1980 BMW 6 Series 633 CSi Straight Six

Summary:

Engine seems respectable, and I appreciate the quality of the build, but hey, it's old

Faults:

Rust issues - driver's side door - metal around the hinge is separating due to rust/fatigue, and there are several less serious rust spots in wheel wells and around the edges of the engine bay. Leaks noted in boot - seal may need replacing.

Power windows inoperative. Power mirror motors weak.

Exhaust needs replacing - haven't driven the car due to this.

General Comments:

Not a huge fan, initially. I once owned a '72 3.0 coupe, and this car doesn't seem as nice. At this point, I'm hoping to sell it before it starts seeming like a good car to restore!

Would you buy another car from this manufacturer? Yes

Review Date: 23rd July, 2012

1984 BMW 6 Series 633CSi 3.2L I6

Summary:

A true gentleman's GT sports coupe

Faults:

Door latch buffers need replacing (almost not even worth mentioning).

Oil spray bar banjo bolt was loose.

Power antenna needs help to go up and down.

Drivers seat stitching coming apart (about 1.5" so far).

The exhaust is rusted.

The timing chain cover gasket is leaking a little bit (not enough to cause dripping yet).

Some of the paint / clearcoat on the driver's side is speckling / cracking. Hard to describe exactly what is going on with text, but basically if you look at it and pay attention, 4 feet or closer, you will notice a network of cracks in the clear coat. This is not noticeable from a distance, or if your angle of viewing is close to parallel with the surface; for example looking in the rear view mirror, you don't notice anything.

Unknown problems fixed by the previous owner.

General Comments:

I've only owned this car for a couple weeks, and I'll try and add updates to this if major things happen or change.

For the money it costs to buy one of these in decent condition, you can get a late 90s or early 00 model domestic car. And frankly if you can't deal with the feel of an old car, or give up some features of newer cars (such as super quiet engines, smooth idling, and minimal wind noise), then just get a newer domestic car and be happy.

If on the other hand, you can put up with a few shortcomings, and want a car with character that will make you smile every time you think about it, then get a 6 Series.

The engine does idle a bit rough (normal for M30 engines) and you can hear it chugging away at highway speeds. Also, unless you luck out and get a car with all perfect seals, there will be a little wind noise somewhere at highway speed. Mine has some wind noise coming from the sliding roof, but overall it is in pretty good condition for the mileage. When I was shopping around, I found a few other ones in the 200K mile range, and they were still nice as well. I understand the engine, if properly cared for (hard to tell on a used car), can last 300k+ miles.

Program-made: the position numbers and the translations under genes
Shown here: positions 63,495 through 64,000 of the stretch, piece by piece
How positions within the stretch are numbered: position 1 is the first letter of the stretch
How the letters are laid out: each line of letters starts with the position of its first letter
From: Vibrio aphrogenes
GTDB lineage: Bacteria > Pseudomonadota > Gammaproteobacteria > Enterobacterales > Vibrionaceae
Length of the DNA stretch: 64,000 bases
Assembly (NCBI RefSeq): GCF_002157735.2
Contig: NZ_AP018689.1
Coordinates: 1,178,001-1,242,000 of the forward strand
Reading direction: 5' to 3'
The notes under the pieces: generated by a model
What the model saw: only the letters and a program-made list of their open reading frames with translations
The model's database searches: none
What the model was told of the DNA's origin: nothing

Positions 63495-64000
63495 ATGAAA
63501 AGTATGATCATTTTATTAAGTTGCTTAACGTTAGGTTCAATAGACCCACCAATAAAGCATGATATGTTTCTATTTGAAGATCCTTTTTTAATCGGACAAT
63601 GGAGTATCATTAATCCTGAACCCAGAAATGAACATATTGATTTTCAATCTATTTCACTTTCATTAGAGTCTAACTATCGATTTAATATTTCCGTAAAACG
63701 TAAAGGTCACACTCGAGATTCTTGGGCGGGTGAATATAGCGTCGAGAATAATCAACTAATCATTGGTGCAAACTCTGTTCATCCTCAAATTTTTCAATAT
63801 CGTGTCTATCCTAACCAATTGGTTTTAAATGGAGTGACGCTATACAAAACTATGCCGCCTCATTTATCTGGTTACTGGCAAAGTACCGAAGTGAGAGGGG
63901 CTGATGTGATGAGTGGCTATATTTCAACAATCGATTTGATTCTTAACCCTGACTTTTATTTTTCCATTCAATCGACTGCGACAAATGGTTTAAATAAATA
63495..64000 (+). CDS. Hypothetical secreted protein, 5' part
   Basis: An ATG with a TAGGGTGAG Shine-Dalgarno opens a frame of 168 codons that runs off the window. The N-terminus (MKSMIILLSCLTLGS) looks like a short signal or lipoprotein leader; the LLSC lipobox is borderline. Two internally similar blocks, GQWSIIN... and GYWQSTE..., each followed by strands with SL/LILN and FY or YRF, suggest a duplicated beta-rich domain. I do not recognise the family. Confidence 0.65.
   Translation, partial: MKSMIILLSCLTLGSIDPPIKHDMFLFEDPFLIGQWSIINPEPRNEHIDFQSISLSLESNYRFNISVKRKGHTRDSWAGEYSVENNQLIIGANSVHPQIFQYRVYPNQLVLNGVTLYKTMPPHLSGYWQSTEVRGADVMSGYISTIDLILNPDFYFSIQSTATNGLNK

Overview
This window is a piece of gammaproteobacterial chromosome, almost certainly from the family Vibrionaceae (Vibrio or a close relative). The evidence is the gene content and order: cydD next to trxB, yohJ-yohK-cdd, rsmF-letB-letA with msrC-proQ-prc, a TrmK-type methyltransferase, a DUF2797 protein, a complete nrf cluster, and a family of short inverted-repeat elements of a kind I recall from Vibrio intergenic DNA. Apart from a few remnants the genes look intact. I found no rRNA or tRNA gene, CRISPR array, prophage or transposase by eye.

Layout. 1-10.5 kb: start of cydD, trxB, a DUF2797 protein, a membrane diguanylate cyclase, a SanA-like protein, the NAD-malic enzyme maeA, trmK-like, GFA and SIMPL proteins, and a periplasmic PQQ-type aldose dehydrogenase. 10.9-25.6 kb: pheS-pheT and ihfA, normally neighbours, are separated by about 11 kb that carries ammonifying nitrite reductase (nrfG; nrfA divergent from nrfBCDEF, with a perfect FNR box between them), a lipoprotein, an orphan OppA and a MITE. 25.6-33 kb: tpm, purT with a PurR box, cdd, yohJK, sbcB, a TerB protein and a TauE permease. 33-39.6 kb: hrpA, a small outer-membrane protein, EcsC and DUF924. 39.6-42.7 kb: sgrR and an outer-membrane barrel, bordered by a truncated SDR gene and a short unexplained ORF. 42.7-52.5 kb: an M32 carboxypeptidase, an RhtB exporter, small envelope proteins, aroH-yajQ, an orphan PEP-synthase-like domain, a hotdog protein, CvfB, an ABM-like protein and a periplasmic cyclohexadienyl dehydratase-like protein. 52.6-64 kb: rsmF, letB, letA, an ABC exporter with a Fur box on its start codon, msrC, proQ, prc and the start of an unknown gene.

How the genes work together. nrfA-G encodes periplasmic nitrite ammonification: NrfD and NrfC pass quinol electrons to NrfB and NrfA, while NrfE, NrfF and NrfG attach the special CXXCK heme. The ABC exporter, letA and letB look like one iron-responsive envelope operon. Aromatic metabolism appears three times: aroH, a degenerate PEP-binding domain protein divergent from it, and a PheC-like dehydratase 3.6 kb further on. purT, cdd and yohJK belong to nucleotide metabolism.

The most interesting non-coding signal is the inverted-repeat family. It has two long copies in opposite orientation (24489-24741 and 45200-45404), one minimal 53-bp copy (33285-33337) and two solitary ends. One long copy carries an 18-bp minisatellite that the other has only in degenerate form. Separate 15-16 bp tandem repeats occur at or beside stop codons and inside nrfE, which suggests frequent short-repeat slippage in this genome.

The 6 series is a luxury car (80s luxury), but first a driver's car. The engine has more than enough torque and power to rocket you onto the freeway and merge between traffic. I've seen 0-60 times of 7-7.7s listed for this car, and cannot confirm that, but it's definitely fast enough for everyday driving. On the flip side of that power, the brakes are powerful, and even though I do not have ABS, the traction of the tires is enough to stop quickly and safely, even in slick conditions.

This car is most at home on the highway, although don't underestimate it because I say that. It can handle turns quickly, and let's you know when it's approaching the limit. I've swung out the rear end once on a wet road, and felt no need for panic, as it recovered itself quickly as soon as I let off the throttle.

The interior of this car is great too. I have standard leather seats, which are relatively comfy and can be adjusted 5 ways. The HVAC controls allow ample control over the airflow in the car. The visibility from the driver's seat is better than any car I've ever driven. All the windows are big, and looking behind, there are no large B or C pillars blocking the view.

I put the running costs at 5/10 for two reasons. First, I don't know how much it really costs, since I haven't owned it long enough to tell. Second, if you really want to enjoy the car, you will pay for gasoline. I tend to drive spirited, and typically shift around 2500-3000 RPM. Yes, 2500 RPM is spirited in this car. However my fuel economy has been about 15-17 MPG for city driving. Not too bad considering the return you get in sheer driving pleasure in my honest opinion. However, if you will have a hard time spending $40 a week on gas (@ $3.50/gal), then don't get this.

Would you buy another car from this manufacturer? Yes

Review Date: 22nd July, 2012